Magic of morels: 4 mushroom recipes to celebrate a good hunt

DesMoines Register
A collection of recently picked morel mushrooms tip a scale at around a pound seen here Friday, May 2, 2014, at the Rinehart Family Farm outside Ogden, Iowa in rural Boone County.

You've found your prized morel mushrooms. How do you do culinary justice to these forest treasures? Read on.

Dried morels

While you can freeze morels, a better way to preserve them is to dry them. Slice them down the middle, open the halves and put them on sheets to dry. Save them in paper sacks or plastic bags once they are completely dry. To rejuvenate, soak in warm water. To cook, rinse several times, roll in flour and fry in butter.

Morel Frittata

1 ounce dried morels

6 eggs

1/2 small onion

Diced 1/2 bell pepper

Diced 1/2 cup shredded Colby cheese


In a 10-inch skillet, saute onions and bell pepper until the onions are clear. Break all eggs in a bowl and whisk together. Pour the eggs onto the onions and peppers. Let cook until the eggs start to firm up, stirring occasionally. Fold in the sauteed morels and cheese. Turn the heat to low, cover the pan and slowly cook until the eggs cook through. Serve with salsa if desired.

Morel mushroom pan sauce

Centro executive chef Bill Overdyk incorporates morels into the menu every spring, and also cooks them at home. Here is his recipe for a morel sauce you can serve with grilled pork and roasted asparagus.

1 pound morels

1 tablespoon extra virgin olive oil

1 clove garlic, minced

1/2 cup Chardonnay (or your favorite white)

1 teaspoon fresh thyme, or 1/2 teaspoon dried thyme

3 tablespoons chilled salted butter

Kosher salt

Fresh cracked black pepper

Wash mushrooms by submerging them in cool water. Dry on some paper towels or throw them in the salad spinner for a couple spins (this dries them very nicely).

Heat a large saute pan over medium-high heat. Add the oil to the heated pan. Add the morel mushrooms and season lightly with salt and pepper. Saute until they give up their liquid.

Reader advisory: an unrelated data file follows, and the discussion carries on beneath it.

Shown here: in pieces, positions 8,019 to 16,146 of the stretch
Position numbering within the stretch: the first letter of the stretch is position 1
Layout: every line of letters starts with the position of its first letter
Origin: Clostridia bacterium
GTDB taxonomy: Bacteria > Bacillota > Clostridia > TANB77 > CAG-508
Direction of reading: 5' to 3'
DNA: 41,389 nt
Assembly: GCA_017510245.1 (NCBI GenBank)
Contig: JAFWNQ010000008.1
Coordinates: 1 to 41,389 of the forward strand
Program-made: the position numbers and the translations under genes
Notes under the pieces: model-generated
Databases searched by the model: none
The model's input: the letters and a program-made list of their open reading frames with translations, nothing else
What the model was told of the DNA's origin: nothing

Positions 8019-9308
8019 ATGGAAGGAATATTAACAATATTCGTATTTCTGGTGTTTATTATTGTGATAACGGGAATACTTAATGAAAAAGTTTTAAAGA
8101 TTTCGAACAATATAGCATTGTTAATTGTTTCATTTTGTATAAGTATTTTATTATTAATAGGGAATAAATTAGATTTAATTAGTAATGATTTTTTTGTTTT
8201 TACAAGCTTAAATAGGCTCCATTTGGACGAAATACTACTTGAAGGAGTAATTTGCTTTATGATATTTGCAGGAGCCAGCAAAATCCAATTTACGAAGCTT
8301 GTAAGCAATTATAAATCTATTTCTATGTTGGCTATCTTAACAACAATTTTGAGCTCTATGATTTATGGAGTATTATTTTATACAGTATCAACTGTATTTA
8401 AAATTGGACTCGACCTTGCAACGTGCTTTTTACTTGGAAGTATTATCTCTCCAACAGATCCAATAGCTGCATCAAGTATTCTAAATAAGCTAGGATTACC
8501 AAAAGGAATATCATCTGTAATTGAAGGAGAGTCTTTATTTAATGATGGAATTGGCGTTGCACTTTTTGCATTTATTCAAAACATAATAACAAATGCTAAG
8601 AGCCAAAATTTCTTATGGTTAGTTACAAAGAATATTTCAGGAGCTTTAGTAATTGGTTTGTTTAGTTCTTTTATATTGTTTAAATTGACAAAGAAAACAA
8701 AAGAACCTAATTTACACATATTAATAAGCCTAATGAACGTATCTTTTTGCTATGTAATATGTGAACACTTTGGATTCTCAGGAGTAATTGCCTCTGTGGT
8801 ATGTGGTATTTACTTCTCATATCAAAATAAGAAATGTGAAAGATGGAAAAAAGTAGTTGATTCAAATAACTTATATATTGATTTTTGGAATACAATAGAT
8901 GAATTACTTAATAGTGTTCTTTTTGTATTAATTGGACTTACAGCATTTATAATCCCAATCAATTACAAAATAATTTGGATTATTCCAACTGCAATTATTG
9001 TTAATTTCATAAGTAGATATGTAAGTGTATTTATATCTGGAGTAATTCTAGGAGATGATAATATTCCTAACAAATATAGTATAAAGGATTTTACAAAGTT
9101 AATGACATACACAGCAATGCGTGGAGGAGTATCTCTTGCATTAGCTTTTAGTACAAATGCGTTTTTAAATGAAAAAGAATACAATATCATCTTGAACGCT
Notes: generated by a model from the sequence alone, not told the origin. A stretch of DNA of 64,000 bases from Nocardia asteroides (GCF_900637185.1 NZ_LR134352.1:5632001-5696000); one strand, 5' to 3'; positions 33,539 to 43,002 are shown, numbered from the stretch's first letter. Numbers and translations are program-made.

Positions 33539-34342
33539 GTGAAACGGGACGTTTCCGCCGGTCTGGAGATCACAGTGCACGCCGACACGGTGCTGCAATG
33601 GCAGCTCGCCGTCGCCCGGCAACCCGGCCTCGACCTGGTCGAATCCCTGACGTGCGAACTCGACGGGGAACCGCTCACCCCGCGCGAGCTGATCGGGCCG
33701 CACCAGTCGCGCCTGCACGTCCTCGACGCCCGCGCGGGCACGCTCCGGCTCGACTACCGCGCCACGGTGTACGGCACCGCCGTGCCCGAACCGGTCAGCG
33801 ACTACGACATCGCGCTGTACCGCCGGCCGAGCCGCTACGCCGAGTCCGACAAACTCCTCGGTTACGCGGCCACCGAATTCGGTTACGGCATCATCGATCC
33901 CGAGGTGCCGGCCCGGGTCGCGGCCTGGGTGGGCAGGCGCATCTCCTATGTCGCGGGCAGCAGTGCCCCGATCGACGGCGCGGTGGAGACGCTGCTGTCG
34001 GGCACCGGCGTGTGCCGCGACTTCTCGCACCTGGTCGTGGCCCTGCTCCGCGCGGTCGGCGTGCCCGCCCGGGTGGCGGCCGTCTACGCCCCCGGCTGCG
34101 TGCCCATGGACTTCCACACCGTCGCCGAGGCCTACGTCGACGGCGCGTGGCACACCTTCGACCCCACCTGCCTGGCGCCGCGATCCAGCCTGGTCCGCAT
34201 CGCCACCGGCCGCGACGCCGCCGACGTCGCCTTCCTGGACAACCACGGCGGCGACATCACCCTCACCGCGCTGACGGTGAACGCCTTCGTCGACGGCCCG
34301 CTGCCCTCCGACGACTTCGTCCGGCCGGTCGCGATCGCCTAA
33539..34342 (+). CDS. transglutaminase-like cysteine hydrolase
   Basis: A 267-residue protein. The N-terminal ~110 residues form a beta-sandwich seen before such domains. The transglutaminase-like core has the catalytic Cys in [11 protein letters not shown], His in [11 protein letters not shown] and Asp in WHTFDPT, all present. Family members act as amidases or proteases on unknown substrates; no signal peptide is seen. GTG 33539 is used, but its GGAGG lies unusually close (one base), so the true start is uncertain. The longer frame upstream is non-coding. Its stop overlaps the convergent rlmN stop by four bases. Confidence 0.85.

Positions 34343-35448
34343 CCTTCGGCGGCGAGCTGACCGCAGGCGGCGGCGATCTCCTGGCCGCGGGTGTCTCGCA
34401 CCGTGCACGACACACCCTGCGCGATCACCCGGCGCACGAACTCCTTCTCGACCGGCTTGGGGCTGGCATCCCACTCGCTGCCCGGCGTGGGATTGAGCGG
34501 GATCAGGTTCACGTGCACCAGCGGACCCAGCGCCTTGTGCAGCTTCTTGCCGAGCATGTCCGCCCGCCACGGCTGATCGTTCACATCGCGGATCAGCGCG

Continue cooking until the liquid evaporates and the mushrooms start taking on some color. Add the garlic to the pan and cook quickly. Add the wine and the fresh thyme. Let the wine reduce by about half.

Turn off the heat and stir in the butter. Taste the sauce and season with salt and pepper if needed.

Chicken and Morel Saute

3/4 cup flour

1 teaspoon salt

1/2 teaspoon (freshly ground) black pepper

4 boneless skinless chicken breast halves

3 tablespoons vegetable oil

1 to 2 cups sliced morels or other fresh mushrooms

1/2 cup white wine (optional)

1 cup chicken broth (canned will work)

1 tablespoon butter

Combine flour, salt and pepper in a pie plate or dinner plate and stir to blend. Dip chicken into flour and coat it on all sides.

Heat vegetable oil over medium-high heat in a wide skillet just big enough to hold the chicken in 1 layer. Place the chicken in the skillet and cook 5 minutes. The chicken should be a rich golden brown. If it isn't, cook it another minute or 2 (if it seems to be cooking too fast, turn the heat down a notch).

Turn the chicken over and cook 5 minutes on the other side (the chicken should be cooked through; peek into the middle of one to make sure it is opaque white and not translucent looking).

Remove the chicken to a platter. Pour off all but about a tablespoon of fat (just a thin coating should remain in the skillet). Add mushrooms and cook about 5 minutes, stirring occasionally; any liquid in the pan should have evaporated. Increase heat to high and add wine. Simmer until it reduces to about 2 tablespoons. Add chicken broth and reduce again until about 1/2 cup liquid remains.

Remove from heat, add a tablespoon of butter and spoon over chicken. Serves 4.